MySQL How do you restore tablespace?
This is not new information but I have not covered it much so addressing it now for those that need it.
If you lose your ibd files... you lose your data. So if you have a copy of one available.. or even if you are syncing from another database you can still import it. What/how do you lose tablespace?
Here is a simple example to recover tablespace.
mysql> Create database demo;
mysql> use demo;
mysql> CREATE TABLE `demotable` (
-> `id` int(11) NOT NULL AUTO_INCREMENT,
-> `dts` timestamp NOT NULL DEFAULT CURRENT_TIMESTAMP ON UPDATE CURRENT_TIMESTAMP,
-> PRIMARY KEY (`id`)
-> ) ENGINE=InnoDB;
Now we store some data...
MySQL How do you restore tablespace?
MySQL 8.0 (the DMR version is available now) has two great features (among others):
- The new data dictionary completely removed *.frm files, which is great
- The ability to create a tablespace and assign a group of tables to it (originally introduced in 5.7).
With those two options, we can use MySQL for creating multi-tenant environments with a “schema per customer” approach.
Schema per Customer with MySQL 8.0
Using schema per customer with older MySQL versions presents issues … namely the number of files. (I’ve described …[Read more]
This article will explain how the data is organized in InnoDB storage engine. First we will look at the various files that are created by InnoDB, then we look at the logical data organization like tablespaces, pages, segments and extents. We will explore each of them in some detail and discuss about their relationship with each other. At the end of this article, the reader will have a high level view of the data layout within the InnoDB storage engine.
MySQL will store all data within the data directory. The data directory can be specified using the command line option –data-dir or in the configuration file as datadir. Refer to the Server Command Options for complete details.
By default, when InnoDB is initialized, it creates 3 important files in the data directory – ibdata1, ib_logfile0 and …[Read more]
I found Dennis the Menace, he now has a job as system administrator for a hosting company. Scenario: client has a problem with a server becoming unavailable (cause unknown) and has it restarted. MySQL had some page corruption in the InnoDB tablespace.
The hosting provider, being really helpful, goes in as root and first deletes ib_logfile* then ib* in /var/lib/mysql. He later says “I am sorry if I deleted it. I thought I deleted the log only. Sorry again.” Now this may appear nice, but people who know what they’re doing with MySQL will realise that deleting the iblogfiles actually destroys data also. MySQL of course screams loudly that while it has FRM files it can’t find the tables. No kidding!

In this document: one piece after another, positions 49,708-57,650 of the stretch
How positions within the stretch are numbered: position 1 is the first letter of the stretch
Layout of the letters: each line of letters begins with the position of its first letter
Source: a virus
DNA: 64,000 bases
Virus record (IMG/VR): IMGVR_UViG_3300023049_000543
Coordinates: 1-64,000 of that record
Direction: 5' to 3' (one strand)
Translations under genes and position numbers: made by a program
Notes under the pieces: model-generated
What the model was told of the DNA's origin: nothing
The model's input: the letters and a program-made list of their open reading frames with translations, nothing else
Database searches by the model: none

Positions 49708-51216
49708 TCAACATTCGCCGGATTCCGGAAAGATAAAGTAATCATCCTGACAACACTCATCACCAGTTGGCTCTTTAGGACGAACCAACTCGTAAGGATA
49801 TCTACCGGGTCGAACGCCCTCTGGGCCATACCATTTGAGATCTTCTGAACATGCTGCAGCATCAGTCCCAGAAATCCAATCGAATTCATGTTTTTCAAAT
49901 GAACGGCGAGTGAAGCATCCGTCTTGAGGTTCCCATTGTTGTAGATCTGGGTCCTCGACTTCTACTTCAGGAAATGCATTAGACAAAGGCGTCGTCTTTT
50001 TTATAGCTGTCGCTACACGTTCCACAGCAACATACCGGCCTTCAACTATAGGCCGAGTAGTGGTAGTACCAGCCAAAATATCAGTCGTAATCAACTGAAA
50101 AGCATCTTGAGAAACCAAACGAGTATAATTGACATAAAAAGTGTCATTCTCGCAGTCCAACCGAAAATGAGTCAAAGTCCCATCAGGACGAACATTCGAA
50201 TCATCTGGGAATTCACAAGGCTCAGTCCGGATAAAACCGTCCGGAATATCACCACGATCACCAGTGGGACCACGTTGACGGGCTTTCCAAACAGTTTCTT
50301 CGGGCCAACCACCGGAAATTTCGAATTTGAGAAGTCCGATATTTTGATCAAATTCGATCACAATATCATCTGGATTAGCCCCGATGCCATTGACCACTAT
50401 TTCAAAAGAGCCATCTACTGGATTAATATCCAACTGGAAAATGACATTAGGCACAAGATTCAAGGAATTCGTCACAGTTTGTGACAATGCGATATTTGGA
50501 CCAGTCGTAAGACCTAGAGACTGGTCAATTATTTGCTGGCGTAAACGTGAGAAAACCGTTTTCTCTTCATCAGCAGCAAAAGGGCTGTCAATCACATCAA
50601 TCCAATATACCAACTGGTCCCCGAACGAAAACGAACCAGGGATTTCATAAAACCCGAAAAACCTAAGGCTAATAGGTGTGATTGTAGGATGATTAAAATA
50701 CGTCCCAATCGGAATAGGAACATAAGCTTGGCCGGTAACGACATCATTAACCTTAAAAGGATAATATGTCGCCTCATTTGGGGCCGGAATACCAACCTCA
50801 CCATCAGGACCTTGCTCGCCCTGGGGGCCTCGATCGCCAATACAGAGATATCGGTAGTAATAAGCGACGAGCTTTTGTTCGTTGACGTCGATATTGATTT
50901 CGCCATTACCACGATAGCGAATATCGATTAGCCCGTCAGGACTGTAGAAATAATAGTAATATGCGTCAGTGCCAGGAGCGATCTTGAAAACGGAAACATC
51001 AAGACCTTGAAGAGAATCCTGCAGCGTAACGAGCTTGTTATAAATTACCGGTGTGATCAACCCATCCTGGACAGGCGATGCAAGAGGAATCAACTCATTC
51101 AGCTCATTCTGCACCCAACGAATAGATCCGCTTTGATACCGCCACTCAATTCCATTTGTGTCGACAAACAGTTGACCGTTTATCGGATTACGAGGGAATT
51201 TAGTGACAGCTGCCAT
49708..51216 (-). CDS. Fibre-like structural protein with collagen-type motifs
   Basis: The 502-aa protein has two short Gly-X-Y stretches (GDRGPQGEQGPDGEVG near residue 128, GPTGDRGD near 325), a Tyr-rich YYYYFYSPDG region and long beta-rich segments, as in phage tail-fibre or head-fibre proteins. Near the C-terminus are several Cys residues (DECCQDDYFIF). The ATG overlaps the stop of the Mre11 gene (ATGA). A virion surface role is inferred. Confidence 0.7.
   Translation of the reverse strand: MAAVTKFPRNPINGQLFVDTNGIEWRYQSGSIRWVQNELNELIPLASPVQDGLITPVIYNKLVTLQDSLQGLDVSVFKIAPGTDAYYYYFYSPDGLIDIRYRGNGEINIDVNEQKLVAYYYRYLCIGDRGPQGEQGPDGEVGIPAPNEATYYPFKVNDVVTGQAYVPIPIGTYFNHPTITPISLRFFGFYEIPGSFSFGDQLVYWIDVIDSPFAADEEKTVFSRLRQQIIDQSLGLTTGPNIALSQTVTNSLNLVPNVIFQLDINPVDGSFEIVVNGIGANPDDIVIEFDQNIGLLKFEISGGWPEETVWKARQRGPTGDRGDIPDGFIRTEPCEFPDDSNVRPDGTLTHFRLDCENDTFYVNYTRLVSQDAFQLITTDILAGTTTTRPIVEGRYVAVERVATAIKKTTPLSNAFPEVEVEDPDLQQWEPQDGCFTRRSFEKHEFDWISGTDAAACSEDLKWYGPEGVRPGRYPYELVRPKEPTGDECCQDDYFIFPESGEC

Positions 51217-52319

Then, while he’s been told to not touch anything any more, and I’m trying to see if I can recover the deleted files on ext3 filesystem (yes there are tools for that), he goes in again and puts an ibdata1 file back. No, …[Read more]
There are times when what you have is a partially running
database and a bunch of backup innodb tablespace files (the .ibd
files). If you're using
you have a separate .ibd file for each InnoDB table.
Now, you have your running database with a bunch of tables, and you want to replace some of them with the backup .ibd files. According to the MySQL docs, you'd do this:
ALTER TABLE foo DISCARD TABLESPACE;(this deletes the current .ibd file)
- copy the old .ibd file into your database directory
ALTER TABLE foo IMPORT TABLESPACE;
Assuming your .ibd file was from the same database and you did not drop the table and recreate it sometime between when you made the backup .ibd and now, this should work. Except... if …[Read more]
|Server Startup Option||--innodb-file-per-table|
General InnoDB Engine: No
InnoDB plug-in: Yes
|Possible Values||Enable|Disable Flag|
This variable if enabled, makes InnoDB to create a separate
.ibd file for storing indexes and data. Setting this
variable makes it easy to manage disks with huge tables. Having …
If you are not familiar with tablespaces you may be wondering
what the big deal about them is. Tablespaces are a logical
addition to a database that helps maintenance, and potentially,
can improve performance.
In Oracle and MySQL, a tablespace is a logical unit meant to store segments (i.e. tables and indexes). In Postgres, a tablespace is a physical unit. It is a symbolic link to a directory. Postgres does not allow tablespaces on operating systems that do not support symbolic links (such as windows).
The data file is the actual physical storage mechanism in Oracle and MySQL. Postgres stores tables in individual files. Postgres support of tablespaces is minimal. In MySQL and Oracle, performance can be improved by a more granular spread of data across disks. Ease of maintenance is maintained due to the logical grouping of tablespaces.
Oracle syntax for creating a tablespace is much the same as MySQL …